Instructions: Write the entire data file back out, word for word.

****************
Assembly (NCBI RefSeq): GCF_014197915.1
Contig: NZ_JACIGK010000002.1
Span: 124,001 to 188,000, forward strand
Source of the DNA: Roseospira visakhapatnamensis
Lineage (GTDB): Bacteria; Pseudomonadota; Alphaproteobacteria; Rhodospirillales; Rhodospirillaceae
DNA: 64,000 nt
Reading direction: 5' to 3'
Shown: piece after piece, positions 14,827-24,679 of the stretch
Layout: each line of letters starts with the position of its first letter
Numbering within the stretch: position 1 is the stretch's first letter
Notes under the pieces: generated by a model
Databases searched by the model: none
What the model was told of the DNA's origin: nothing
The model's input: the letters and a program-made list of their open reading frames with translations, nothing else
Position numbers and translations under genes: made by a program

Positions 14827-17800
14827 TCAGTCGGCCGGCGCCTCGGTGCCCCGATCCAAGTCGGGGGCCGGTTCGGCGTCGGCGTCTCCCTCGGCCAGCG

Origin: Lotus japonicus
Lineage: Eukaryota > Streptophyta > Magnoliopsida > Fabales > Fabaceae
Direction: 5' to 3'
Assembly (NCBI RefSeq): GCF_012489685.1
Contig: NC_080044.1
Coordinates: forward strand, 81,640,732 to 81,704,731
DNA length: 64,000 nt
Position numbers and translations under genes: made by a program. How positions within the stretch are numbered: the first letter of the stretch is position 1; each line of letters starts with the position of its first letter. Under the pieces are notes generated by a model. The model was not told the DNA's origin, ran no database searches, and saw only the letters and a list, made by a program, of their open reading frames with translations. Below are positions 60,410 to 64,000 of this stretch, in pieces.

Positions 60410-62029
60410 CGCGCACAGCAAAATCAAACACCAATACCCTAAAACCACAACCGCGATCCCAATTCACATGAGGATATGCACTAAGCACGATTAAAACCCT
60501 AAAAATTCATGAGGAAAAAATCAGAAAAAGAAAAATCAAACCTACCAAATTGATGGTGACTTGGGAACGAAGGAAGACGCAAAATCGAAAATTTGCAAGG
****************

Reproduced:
Assembly (NCBI RefSeq): GCF_014197915.1
Contig: NZ_JACIGK010000002.1
Span: 124,001 to 188,000, forward strand
Source of the DNA: Roseospira visakhapatnamensis
Lineage (GTDB): Bacteria; Pseudomonadota; Alphaproteobacteria; Rhodospirillales; Rhodospirillaceae
DNA: 64,000 nt
Reading direction: 5' to 3'
Shown: piece after piece, positions 14,827-24,679 of the stretch
Layout: each line of letters starts with the position of its first letter
Numbering within the stretch: position 1 is the stretch's first letter
Notes under the pieces: generated by a model
Databases searched by the model: none
What the model was told of the DNA's origin: nothing
The model's input: the letters and a program-made list of their open reading frames with translations, nothing else
Position numbers and translations under genes: made by a program

Positions 14827-17800
14827 TCAGTCGGCCGGCGCCTCGGTGCCCCGATCCAAGTCGGGGGCCGGTTCGGCGTCGGCGTCTCCCTCGGCCAGCG

Origin: Lotus japonicus
Lineage: Eukaryota > Streptophyta > Magnoliopsida > Fabales > Fabaceae
Direction: 5' to 3'
Assembly (NCBI RefSeq): GCF_012489685.1
Contig: NC_080044.1
Coordinates: forward strand, 81,640,732 to 81,704,731
DNA length: 64,000 nt
Position numbers and translations under genes: made by a program. How positions within the stretch are numbered: the first letter of the stretch is position 1; each line of letters starts with the position of its first letter. Under the pieces are notes generated by a model. The model was not told the DNA's origin, ran no database searches, and saw only the letters and a list, made by a program, of their open reading frames with translations. Below are positions 60,410 to 64,000 of this stretch, in pieces.

Positions 60410-62029
60410 CGCGCACAGCAAAATCAAACACCAATACCCTAAAACCACAACCGCGATCCCAATTCACATGAGGATATGCACTAAGCACGATTAAAACCCT
60501 AAAAATTCATGAGGAAAAAATCAGAAAAAGAAAAATCAAACCTACCAAATTGATGGTGACTTGGGAACGAAGGAAGACGCAAAATCGAAAATTTGCAAGG